Sorting is the process of putting a list in order-either descending (highest to lowest) or ascending (lowest to highest) order. For example, here is a list of n integers, visualized as a column vector.
What is desired is to sort this in ascending order in place-by rearranging this vector, not creating another. The following is one basic algorithm.
• Look through the vector to find the smallest number and then put it in the first element in the vector. How? By exchanging it with the number currently in the first element.
• Then, scan the rest of the vector (from the second element down) looking for the next smallest (or, the smallest in the rest of the vector). When found, put it in the first element of the rest of the vector (again, by exchanging).
• Continue doing this for the rest of the vector. Once the next-to-last number has been placed in the correct location in the vector, the last number, by default, has been as well.
What is important in each pass through the vector is where the smallest value is so the elements to be exchanged are known (not what the actual smallest number is).
This table shows the progression. The left column shows the original vector. The second column (from the left) shows that the smallest number, the 70, is now in the first element in the vector. It was put there by exchanging with what had been in the first element, 85. This continues element-by-element, until the vector has been sorted.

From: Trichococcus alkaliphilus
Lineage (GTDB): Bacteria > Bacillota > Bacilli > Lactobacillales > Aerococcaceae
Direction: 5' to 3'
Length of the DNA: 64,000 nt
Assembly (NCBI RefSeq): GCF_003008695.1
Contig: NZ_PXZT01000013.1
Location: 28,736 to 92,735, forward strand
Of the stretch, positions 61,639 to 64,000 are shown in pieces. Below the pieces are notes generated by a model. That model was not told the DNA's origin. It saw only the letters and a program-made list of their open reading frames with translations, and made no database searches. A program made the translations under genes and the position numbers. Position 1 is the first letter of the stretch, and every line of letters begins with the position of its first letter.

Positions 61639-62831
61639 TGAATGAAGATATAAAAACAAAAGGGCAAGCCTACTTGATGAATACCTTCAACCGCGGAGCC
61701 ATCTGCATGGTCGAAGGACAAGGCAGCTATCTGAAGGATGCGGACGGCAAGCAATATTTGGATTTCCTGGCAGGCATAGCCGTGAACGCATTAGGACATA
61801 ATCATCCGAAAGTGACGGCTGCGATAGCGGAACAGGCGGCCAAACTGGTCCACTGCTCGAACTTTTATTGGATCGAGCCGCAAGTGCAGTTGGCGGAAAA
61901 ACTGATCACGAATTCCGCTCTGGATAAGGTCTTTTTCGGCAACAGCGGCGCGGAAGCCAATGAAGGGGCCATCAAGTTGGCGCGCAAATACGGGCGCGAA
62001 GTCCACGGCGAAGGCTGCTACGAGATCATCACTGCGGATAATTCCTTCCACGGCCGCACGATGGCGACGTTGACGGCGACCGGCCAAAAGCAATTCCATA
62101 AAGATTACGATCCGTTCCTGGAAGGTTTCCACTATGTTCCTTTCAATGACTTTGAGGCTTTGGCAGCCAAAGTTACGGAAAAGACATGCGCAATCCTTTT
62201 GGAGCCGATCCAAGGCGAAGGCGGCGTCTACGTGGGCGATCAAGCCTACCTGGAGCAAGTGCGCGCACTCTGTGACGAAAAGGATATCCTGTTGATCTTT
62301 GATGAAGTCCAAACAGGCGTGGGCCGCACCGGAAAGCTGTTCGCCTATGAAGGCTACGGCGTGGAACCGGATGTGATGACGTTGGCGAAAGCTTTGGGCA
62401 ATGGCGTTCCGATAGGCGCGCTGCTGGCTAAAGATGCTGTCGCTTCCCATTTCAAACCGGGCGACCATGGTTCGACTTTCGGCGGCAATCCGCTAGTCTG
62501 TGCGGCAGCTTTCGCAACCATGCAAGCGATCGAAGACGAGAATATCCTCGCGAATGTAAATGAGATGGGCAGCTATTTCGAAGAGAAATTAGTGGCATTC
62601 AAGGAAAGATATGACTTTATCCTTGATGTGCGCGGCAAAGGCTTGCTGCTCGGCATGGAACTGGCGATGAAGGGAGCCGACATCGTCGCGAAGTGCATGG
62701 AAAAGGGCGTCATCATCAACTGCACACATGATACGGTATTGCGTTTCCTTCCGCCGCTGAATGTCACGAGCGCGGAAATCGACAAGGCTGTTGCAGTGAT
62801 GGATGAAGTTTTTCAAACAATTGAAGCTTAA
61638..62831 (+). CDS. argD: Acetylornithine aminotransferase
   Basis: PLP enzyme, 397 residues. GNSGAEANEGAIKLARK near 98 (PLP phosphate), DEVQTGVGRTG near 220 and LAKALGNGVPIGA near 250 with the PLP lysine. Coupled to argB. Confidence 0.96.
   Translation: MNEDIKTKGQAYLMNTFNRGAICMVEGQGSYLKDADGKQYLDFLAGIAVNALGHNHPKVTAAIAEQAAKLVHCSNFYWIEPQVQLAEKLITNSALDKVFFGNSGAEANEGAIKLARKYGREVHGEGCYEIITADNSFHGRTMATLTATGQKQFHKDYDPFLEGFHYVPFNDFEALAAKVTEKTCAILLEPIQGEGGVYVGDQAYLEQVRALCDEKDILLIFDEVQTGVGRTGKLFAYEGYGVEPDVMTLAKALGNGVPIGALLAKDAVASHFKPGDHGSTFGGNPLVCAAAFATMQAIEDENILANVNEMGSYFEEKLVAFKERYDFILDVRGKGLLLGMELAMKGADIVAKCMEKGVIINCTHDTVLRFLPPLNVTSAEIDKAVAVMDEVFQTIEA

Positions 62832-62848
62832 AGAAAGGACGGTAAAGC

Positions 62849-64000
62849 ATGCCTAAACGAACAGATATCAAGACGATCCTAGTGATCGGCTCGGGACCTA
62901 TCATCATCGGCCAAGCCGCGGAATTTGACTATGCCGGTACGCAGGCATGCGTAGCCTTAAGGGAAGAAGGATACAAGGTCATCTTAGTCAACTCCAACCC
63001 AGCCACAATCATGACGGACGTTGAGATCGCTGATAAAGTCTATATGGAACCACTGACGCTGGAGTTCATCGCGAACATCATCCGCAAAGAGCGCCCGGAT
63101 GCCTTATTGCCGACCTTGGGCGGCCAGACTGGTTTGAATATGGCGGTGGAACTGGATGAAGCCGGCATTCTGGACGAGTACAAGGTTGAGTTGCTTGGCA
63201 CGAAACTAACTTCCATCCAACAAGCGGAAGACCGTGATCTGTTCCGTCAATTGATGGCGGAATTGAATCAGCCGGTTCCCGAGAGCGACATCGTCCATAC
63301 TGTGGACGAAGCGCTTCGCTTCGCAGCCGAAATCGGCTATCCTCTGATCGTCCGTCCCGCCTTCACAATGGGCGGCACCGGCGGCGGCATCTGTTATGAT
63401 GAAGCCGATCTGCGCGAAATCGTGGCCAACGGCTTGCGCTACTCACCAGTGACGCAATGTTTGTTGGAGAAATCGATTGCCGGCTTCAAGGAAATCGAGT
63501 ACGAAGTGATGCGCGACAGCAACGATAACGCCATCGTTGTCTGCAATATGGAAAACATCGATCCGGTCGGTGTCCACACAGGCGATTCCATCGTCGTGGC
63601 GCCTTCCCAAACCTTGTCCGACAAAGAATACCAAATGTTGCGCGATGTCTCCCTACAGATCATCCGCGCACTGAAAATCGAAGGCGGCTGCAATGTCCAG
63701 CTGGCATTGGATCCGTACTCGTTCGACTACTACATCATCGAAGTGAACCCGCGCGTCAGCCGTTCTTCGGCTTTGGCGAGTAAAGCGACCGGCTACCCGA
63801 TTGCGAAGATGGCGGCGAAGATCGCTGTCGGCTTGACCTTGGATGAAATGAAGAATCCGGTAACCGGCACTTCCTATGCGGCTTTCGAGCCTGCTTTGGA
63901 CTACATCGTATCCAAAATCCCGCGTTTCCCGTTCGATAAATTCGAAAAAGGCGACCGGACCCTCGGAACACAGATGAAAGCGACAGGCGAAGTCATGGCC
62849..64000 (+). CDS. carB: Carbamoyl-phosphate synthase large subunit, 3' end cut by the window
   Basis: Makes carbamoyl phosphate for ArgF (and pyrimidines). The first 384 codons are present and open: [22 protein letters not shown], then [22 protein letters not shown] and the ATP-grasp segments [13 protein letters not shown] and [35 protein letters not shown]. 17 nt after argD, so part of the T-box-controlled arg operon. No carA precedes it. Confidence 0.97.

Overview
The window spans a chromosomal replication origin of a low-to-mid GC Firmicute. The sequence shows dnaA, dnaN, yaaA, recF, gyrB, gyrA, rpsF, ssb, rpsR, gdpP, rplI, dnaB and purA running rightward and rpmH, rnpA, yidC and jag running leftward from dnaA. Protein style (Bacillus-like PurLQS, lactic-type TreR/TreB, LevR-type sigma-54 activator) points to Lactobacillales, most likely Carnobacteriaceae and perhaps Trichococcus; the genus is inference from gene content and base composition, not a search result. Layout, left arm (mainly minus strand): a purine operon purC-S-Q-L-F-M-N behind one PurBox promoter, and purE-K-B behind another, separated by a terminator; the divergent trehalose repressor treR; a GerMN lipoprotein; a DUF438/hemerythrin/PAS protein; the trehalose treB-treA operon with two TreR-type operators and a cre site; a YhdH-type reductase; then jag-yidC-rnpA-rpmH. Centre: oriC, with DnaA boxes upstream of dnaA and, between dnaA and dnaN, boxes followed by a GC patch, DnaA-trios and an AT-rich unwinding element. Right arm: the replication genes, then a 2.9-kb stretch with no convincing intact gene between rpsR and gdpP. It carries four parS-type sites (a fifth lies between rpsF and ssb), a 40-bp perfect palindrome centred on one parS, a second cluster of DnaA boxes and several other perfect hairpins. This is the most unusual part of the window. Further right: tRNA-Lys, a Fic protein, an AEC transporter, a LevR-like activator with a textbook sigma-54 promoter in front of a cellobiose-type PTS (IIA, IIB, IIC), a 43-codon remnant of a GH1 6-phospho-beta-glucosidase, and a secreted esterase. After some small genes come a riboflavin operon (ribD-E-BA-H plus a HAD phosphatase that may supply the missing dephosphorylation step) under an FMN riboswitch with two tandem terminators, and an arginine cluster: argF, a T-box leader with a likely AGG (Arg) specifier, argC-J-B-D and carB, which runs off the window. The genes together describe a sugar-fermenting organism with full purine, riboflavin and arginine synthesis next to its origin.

This is called the selection sort; it is one of many different sorting algorithms.
Sorting a row vector results in another row vector. Sorting a column vector results in another column vector. Note that if we did not have the’ descend’ option, fliplr (for a row vector) or flipud (for a column vector) could be used after sorting.
For matrices, the sort function will by default sort each column. To sort by rows, the dimension 2 is specified. For example,
>> mat mat= 4 6 2 8 3 7 9 7 1
>> sort (mat) % sorts by column ans=
4 3 1 8 6 2 9 7 7 >> sort(mat,2) %sorts by row ans=
2 4 2 3 7 8 1 7 9